More on Balance.

The one thing that sucks about leaving your blog for a few months, empty and unposted, is that when you come back and start blogging again, inevitably you need to fill up that hole.

Or explain it.

Or something like that.

I stopped blogging last winter about running because I was burned out and complainy and and cold all the time. I kept running, mind you; I just stopped writing about it. Because, really, it’s no fun to listen to someone run and complain, Wow, this SUCKS!

And then, if you’re someone who doesn’t really GET running, you think, Well, I don’t understand why you’re doing it! Maybe find another activity that brings you joy?

I thought about that a LOT, mind you, on a lot of runs. Why do I keep doing this? What is the point? Those questions kept playing – on repeat – in my brain.

The best answer I could come up with is that running, to me, is kind of like having a kid.

I love it, way deep down, all the time, consistently. But I sometimes I kind of don’t really like it, too*.

Sometimes it’s just a run I don’t like; where I’m doing a dead-legged shuffle because my body is determined to recover despite my best intentions, and active recovery is really hard. Or when I haven’t slept the night before and I’m tired and sluggish. Or (TMI alert for the squeamish!) I’ve just gotten my period and my hormones are all outta whack and I’m tired and bitchy and crampy and all the organs in my pelvis start screaming, EVERYBODY OUT!

Sometimes it’s a bunch of runs all clustered together; where my body is trying to get used to running more miles consistently AND the speedwork I’m throwing at it.

Or maybe it’s the weather. Because OMFG it gets cold here in the winter, and I am ALWAYS COLD.

Whatever the reason, there are runs where you feel like crap. The whole time. And I used to look at those as a sign that I needed to work harder, because my fitness wasn’t there or I needed to tweak my fueling or maybe drink more water… basically with every bad run I felt I needed to DO something. And so I started turning running into another job, and I put pressure on myself to get better with every run. Which really kind of sucks, because running SHOULD be about stress relief, not a place where you start to put more on yourself. And then you get into a situation where you are hurt and tired and overtrained and burned out.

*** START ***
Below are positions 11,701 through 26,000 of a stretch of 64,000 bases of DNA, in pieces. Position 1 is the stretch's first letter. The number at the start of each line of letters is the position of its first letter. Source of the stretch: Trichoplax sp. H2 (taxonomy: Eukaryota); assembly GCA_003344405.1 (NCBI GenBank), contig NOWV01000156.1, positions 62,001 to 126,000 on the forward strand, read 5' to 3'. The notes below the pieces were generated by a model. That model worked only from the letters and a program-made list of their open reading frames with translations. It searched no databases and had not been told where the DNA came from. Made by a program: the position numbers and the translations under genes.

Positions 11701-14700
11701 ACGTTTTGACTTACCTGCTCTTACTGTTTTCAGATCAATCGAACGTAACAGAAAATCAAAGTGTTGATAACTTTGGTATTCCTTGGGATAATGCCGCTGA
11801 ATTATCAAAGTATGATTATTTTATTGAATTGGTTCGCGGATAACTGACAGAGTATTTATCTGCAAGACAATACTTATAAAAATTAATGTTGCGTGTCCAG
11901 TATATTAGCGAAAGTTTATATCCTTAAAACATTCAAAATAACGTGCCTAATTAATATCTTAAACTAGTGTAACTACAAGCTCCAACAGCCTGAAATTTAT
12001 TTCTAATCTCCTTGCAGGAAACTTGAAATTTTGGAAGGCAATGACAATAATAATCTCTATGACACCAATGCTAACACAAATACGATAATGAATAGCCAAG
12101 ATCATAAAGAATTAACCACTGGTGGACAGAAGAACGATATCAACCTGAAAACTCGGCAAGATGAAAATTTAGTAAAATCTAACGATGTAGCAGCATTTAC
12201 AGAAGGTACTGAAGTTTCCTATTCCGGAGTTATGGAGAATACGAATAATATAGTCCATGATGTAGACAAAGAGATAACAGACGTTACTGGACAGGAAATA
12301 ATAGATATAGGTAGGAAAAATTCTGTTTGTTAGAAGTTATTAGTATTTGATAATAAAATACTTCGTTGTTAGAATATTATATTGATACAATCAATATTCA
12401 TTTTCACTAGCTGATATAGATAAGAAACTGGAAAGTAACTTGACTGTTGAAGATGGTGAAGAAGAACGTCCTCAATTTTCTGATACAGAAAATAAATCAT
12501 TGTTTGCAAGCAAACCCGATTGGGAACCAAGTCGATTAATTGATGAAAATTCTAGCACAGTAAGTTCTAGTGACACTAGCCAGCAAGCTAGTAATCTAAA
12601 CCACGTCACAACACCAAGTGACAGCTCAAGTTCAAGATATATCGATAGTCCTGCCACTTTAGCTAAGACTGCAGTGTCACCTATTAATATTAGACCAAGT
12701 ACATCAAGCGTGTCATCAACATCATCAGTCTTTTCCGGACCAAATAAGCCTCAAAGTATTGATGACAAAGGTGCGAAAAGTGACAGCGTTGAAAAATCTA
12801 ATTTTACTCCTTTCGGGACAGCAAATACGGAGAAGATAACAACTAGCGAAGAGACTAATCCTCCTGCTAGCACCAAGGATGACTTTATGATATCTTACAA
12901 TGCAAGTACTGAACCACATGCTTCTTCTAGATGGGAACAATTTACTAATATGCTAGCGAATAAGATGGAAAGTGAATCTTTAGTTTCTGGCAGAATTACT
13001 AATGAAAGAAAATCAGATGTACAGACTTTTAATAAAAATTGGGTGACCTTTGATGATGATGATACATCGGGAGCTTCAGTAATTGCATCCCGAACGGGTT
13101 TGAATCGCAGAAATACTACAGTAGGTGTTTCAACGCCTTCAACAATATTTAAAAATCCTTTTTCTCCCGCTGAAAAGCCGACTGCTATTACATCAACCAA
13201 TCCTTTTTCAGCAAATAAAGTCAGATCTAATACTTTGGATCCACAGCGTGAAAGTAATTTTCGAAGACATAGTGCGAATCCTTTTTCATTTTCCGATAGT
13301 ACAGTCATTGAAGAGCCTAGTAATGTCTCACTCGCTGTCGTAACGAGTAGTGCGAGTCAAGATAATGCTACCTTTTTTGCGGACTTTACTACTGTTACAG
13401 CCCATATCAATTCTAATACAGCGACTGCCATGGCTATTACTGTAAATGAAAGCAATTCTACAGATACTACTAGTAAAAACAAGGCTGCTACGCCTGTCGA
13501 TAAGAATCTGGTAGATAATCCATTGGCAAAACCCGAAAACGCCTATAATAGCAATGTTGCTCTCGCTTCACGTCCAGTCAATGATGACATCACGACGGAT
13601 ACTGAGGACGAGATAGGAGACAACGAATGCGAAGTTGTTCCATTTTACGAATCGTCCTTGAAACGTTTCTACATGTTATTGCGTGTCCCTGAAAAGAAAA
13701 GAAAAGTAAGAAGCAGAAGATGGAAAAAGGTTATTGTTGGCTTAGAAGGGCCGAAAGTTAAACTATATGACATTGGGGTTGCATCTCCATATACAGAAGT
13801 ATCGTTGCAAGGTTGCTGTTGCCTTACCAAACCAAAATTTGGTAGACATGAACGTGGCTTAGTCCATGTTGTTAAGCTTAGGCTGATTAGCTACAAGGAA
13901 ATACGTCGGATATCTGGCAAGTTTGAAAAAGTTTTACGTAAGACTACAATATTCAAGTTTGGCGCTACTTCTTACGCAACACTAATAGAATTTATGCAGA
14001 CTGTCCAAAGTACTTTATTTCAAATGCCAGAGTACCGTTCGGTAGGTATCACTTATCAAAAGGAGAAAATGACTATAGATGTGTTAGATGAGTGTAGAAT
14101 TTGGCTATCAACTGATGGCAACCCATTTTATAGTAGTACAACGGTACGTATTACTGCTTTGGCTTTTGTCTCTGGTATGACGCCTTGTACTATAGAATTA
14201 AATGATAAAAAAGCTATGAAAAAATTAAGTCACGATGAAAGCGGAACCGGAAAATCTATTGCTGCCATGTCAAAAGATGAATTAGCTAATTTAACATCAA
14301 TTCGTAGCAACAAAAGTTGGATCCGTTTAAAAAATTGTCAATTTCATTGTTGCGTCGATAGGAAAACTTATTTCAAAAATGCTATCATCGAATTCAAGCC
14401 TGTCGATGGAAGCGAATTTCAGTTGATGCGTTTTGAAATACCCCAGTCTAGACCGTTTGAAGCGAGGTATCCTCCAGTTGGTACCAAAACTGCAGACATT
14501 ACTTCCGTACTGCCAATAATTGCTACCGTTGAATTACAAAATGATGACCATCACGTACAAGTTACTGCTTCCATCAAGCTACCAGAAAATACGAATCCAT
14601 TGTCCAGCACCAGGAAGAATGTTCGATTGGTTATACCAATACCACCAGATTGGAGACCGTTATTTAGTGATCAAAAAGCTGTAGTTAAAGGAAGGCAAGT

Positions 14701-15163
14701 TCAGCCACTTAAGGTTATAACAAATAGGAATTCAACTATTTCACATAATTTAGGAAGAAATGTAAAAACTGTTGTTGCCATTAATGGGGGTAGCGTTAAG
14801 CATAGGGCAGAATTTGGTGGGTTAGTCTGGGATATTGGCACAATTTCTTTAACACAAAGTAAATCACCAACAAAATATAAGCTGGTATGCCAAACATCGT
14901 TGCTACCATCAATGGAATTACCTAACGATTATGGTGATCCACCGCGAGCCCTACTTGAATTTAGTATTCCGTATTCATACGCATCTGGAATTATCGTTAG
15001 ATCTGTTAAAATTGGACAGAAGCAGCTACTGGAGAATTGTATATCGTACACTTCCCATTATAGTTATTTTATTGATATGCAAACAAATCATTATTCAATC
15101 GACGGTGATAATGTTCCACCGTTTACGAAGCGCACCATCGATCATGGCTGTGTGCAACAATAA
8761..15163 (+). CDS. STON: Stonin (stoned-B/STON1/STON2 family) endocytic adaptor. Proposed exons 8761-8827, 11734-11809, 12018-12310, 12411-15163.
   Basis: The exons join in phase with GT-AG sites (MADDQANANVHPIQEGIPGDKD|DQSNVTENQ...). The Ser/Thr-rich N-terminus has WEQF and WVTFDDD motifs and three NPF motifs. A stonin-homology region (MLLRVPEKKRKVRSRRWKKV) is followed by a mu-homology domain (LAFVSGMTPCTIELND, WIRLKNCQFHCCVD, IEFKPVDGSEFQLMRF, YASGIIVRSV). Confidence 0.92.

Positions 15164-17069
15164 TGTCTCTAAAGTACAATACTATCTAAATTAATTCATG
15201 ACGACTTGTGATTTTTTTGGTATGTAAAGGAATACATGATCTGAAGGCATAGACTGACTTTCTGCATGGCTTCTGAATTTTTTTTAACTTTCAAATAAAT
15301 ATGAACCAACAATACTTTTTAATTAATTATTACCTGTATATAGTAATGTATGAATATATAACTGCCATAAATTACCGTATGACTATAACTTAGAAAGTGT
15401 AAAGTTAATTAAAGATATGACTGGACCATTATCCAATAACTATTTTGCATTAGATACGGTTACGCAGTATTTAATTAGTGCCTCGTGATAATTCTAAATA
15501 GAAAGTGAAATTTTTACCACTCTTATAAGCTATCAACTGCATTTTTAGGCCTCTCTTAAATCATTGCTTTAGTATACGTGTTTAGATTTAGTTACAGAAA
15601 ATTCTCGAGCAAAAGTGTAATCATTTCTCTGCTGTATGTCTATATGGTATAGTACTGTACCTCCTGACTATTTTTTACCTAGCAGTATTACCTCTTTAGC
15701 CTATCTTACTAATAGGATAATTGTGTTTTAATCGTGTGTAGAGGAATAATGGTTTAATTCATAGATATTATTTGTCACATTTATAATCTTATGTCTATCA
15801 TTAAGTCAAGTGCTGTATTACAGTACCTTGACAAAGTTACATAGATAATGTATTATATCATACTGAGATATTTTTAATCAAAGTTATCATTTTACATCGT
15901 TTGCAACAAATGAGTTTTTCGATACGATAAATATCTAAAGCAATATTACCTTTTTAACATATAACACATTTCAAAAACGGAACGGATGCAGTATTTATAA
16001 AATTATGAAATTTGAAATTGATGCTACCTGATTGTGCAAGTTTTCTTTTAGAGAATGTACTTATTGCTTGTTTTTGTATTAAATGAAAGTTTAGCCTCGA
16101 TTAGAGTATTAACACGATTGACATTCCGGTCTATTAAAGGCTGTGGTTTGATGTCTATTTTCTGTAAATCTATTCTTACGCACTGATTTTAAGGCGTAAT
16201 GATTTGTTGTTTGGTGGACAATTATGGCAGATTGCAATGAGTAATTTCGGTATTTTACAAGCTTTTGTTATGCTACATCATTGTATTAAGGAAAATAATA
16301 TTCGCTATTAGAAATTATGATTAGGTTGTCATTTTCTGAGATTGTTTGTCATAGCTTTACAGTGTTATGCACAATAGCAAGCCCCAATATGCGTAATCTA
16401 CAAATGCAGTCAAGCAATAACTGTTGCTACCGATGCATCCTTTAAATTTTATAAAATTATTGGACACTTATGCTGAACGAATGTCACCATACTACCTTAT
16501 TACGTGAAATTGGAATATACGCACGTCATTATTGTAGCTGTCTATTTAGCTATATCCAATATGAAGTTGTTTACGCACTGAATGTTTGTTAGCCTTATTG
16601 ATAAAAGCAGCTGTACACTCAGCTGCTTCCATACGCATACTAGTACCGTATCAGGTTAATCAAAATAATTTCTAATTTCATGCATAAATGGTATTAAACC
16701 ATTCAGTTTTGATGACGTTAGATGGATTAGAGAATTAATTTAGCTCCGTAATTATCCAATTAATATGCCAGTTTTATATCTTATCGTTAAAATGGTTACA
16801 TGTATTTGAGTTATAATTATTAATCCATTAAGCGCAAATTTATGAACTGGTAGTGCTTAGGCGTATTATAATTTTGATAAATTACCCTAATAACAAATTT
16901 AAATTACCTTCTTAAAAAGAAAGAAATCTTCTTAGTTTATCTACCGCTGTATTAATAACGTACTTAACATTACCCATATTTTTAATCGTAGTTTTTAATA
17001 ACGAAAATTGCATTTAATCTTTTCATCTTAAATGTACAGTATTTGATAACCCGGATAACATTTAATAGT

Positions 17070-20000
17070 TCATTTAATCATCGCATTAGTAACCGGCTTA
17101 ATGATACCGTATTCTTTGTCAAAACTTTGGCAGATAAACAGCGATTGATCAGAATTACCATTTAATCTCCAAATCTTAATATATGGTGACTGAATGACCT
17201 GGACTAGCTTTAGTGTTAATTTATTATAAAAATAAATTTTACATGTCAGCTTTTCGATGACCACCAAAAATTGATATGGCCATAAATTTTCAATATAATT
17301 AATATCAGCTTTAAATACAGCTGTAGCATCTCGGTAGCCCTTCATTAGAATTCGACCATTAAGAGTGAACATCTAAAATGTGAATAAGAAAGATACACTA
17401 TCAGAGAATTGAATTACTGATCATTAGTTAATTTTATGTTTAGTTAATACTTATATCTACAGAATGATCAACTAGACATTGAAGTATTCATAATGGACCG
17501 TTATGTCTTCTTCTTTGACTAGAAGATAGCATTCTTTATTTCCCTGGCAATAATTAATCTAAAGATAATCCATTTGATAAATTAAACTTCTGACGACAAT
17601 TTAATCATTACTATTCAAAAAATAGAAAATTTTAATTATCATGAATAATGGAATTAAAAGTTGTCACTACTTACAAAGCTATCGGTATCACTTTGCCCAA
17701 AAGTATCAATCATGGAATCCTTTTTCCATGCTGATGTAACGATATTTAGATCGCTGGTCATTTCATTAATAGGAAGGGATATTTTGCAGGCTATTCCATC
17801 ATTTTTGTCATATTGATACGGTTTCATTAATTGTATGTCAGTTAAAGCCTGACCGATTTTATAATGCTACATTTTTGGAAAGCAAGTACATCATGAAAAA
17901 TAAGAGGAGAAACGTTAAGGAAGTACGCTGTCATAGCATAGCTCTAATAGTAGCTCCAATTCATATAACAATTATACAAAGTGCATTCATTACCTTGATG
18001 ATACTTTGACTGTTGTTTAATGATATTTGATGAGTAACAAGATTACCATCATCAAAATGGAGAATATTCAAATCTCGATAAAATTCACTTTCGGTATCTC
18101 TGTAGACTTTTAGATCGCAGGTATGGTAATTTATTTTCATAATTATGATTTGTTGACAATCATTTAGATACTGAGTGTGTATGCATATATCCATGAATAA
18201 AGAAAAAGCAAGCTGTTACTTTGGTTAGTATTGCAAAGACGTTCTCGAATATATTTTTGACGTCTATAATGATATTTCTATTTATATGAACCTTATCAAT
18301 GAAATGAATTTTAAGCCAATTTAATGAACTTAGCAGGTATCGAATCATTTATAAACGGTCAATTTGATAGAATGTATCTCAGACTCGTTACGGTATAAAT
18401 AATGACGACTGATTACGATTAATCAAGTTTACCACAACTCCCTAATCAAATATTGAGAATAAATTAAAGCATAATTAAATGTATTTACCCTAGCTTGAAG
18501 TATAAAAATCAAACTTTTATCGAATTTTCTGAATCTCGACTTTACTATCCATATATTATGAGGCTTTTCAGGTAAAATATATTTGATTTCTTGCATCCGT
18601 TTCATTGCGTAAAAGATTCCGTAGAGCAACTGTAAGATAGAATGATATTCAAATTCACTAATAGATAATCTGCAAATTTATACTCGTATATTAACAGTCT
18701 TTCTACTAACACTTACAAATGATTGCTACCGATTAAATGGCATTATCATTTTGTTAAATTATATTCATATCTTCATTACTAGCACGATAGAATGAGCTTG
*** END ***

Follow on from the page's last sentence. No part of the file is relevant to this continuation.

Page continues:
It’s taken me some years to realize that it’s actually NORMAL to have runs – or a bunch of runs – that don’t feel great. Because running isn’t always fun and zen and strong and full of endocannabinoids**. It can be hard, too.

So I spent the summer running mostly without a watch, keeping my mileage around 25-30 miles (as much as I could, there were a few weeks where I didn’t make that number), nice and slow, taking the crappy runs as they were, instead of as a sign that I needed to do more. I kept telling myself that running could ebb and flow with the stress in my life, and I really needed the break.

It was SO good for me.

But last week’s half gave me the itch to race again. I want to PR the 5k. The 10k. The half marathon in 2015. I think it’s a realistic goal.

(And man, I wish I had aimed those legs from last fall at a half marathon instead of a marathon. I’d have been AWESOME. Ah well, the things we learn, right?)

So that’s what I mean when I say I want to find the balance between training for a PR and keeping the joy of running, too.

*And yes, I just admitted to you, internets, that though I love my son, there are times where I don’t really like him.

**Did you know it’s endocannibinoids, not endorphins, that give you the famed “runner’s high?” True story. Check it out.

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2 Responses to More on Balance.

  1. Turia says:

    That sounds like a reasonable goal. I knew you’d have one eventually. 🙂

    Thanks for the reminder that it is ok to have bad runs. I am looking at the coming winter with more than a little distaste. I keep reminding myself that I had some great winter runs once upon a time, but the idea of the cold is scary.

  2. Justine says:

    YESS. (And I don’t think you ever need to explain yourself. I suspect that most of us are here when you feel like talking. Even if what you feel like saying is: “this sucks.”)


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